Protegrity Blog

Big Data Security Best Practices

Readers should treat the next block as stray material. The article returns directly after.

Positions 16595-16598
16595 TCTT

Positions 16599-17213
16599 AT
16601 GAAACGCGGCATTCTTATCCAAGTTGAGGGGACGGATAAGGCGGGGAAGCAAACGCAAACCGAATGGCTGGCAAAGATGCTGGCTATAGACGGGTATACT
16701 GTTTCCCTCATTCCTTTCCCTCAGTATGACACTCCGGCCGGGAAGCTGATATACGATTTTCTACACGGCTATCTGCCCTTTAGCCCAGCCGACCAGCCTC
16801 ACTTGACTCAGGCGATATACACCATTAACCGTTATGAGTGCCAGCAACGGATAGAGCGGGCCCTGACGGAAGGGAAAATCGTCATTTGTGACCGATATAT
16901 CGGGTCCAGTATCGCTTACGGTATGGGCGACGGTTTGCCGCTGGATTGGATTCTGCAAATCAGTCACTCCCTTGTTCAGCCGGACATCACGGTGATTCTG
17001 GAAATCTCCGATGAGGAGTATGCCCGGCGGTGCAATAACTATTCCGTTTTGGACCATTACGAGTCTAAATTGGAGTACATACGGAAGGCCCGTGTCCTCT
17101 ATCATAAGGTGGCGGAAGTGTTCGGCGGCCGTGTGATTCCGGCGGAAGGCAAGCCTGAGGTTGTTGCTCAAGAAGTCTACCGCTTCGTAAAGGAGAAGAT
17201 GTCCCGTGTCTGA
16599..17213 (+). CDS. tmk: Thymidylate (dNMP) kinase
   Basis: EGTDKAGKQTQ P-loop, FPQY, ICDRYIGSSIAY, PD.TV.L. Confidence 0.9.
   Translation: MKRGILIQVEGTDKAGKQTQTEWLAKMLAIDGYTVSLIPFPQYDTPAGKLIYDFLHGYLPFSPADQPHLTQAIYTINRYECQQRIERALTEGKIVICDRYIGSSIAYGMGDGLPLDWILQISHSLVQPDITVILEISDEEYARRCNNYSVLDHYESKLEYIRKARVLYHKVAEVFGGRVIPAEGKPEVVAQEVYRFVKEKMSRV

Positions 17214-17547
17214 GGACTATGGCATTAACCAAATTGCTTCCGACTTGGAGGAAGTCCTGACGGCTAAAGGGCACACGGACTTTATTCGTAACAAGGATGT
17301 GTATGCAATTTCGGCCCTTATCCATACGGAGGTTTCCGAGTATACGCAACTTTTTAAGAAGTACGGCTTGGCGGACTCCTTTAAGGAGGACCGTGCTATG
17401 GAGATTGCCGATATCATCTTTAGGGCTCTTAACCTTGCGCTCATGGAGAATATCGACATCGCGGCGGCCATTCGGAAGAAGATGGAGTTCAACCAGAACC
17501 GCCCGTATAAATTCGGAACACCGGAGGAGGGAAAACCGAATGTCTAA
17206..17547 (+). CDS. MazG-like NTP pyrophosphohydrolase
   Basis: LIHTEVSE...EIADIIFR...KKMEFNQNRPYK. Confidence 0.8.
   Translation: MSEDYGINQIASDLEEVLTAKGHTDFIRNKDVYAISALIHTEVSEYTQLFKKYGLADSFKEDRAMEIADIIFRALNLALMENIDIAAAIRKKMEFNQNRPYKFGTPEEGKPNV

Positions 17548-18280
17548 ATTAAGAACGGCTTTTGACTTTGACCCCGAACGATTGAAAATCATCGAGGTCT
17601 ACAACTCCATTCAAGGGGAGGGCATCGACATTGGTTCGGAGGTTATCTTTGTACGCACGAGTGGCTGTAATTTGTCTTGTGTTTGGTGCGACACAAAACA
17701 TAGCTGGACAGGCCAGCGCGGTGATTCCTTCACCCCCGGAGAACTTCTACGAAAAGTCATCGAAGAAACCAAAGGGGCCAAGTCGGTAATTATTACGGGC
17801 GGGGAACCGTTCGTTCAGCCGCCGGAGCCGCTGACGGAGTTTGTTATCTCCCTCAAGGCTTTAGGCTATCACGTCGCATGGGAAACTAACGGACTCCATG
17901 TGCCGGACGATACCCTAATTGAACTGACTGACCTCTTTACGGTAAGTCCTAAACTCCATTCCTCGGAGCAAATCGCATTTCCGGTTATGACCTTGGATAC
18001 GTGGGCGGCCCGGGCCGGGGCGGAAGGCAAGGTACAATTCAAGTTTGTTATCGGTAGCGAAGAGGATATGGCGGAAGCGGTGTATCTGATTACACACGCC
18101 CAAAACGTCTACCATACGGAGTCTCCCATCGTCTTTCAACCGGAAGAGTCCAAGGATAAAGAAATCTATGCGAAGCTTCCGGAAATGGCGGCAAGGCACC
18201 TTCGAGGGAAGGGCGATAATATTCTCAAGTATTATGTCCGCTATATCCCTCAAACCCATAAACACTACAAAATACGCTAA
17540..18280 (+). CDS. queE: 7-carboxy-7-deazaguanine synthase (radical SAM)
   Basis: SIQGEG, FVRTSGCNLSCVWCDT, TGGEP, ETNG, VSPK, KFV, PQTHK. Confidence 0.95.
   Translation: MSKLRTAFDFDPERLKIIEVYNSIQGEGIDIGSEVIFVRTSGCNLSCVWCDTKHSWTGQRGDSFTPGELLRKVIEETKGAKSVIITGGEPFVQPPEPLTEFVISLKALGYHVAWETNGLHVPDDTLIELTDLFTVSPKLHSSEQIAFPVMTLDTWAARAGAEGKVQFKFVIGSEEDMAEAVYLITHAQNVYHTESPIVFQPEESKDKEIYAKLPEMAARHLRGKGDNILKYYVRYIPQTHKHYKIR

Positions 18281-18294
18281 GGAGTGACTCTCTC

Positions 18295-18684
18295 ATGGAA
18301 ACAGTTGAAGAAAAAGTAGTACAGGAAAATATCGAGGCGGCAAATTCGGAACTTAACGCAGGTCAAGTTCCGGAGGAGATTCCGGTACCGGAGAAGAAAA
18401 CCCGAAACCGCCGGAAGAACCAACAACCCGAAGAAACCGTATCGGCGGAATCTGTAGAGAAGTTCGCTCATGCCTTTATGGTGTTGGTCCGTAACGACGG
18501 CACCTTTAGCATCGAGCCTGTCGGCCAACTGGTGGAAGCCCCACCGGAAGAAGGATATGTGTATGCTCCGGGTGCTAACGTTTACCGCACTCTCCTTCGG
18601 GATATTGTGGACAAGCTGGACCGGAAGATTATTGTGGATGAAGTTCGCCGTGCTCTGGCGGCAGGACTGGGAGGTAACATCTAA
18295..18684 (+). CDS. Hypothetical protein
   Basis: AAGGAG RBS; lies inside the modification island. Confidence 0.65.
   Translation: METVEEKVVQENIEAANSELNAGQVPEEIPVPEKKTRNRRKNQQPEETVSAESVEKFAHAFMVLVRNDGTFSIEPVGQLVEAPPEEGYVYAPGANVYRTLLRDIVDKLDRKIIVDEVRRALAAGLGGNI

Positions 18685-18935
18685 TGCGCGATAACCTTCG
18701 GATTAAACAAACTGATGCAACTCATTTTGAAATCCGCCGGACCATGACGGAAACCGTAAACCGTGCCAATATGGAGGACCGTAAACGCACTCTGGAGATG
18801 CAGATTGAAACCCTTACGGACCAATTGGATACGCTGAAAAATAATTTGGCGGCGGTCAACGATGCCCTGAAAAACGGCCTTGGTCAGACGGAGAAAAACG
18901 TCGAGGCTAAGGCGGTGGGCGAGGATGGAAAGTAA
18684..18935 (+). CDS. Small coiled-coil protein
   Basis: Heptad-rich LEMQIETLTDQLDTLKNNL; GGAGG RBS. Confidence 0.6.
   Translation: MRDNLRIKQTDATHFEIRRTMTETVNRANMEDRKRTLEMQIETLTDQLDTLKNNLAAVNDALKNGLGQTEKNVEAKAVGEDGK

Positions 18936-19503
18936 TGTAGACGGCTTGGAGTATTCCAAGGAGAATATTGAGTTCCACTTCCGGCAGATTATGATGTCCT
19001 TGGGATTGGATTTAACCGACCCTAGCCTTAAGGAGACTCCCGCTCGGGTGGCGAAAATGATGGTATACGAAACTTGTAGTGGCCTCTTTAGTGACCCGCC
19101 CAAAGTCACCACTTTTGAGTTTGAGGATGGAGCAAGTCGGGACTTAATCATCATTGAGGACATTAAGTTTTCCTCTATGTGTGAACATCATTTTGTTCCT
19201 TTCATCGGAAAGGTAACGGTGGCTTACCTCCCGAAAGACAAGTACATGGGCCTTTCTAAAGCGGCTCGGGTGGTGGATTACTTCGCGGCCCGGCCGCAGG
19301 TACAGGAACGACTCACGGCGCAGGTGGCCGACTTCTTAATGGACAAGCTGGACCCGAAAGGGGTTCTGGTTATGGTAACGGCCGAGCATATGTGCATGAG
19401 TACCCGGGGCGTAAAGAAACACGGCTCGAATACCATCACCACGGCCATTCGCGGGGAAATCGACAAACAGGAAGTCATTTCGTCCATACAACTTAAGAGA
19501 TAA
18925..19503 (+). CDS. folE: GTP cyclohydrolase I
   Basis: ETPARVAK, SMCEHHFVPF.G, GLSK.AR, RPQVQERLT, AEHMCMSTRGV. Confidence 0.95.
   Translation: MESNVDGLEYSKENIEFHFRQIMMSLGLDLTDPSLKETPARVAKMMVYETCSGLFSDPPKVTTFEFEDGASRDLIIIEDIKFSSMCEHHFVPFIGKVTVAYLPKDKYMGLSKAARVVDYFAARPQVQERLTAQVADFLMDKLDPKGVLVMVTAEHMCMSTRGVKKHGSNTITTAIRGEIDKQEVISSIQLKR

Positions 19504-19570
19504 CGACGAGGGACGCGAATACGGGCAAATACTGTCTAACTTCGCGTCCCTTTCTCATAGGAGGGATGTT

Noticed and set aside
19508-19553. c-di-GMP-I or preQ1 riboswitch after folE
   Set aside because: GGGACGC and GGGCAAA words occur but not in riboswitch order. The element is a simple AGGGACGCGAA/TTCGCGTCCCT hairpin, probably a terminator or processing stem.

In a recent blog post from Wikibon, Jeff Kelly wrote, “When talking about Big Data, the conversation tends to focus on Data Science and analytics. That is, the stories about Big Data that hit the front pages of the mainstream press … are mostly about all the cool new ways to use data to greater effect. But Big Data Analytics doesn’t take place in a vacuum. It takes place in the enterprise. And any time you mix data and the enterprise, you can’t afford to ignore data management best practices. Failure to apply fundamental data management best practices to Big Data projects can lead not just to failed projects, but to potential legal consequences as well.” I agree that the conversation tends to focus on Data Science and analytics. What is most troubling is that we know that Big Data deployment is growing fast and that many organizations are rushing into it with a focus solely only ROI. Security is not usually part of the strategy. There is also a shortage in Big Data skills and an industry-wide shortage in data security personnel, so many organizations don’t even know they are doing anything wrong from a security perspective. As Anjul Bhambhri notes, “The same principles from the standpoint of data governance that apply to the structured world definitely apply to Big Data.” However, most traditional security solutions are not suitable for a Big Data environment. It is very difficult to build a security solution that can provide data breach protection and security and privacy regulation compliance, yet still allow the powerful analysis and data insight promised by Big Data environments. A data security solution for Big Data should protect the data flow, including surrounding legacy systems. In addition to volume or file encryption, granular protection at the field level should be supported. Data tokenization and/or encryption should operate on each node to provide scalability and high performance. Metadata can define the policy for data usage, and a separation of duties is required to maintain proper internal security. Additionally, a Data Usage Control function, monitoring access to sensitive data fields, can detect any abnormal attempts to access data, both from external and internal threats. This approach can be highly effective for compliance and to mitigate data breaches, as tokenized data holds no value to a potential thief, and the data will still be available for analytics and business processes. To read the full Wikibon blog post, please click here.

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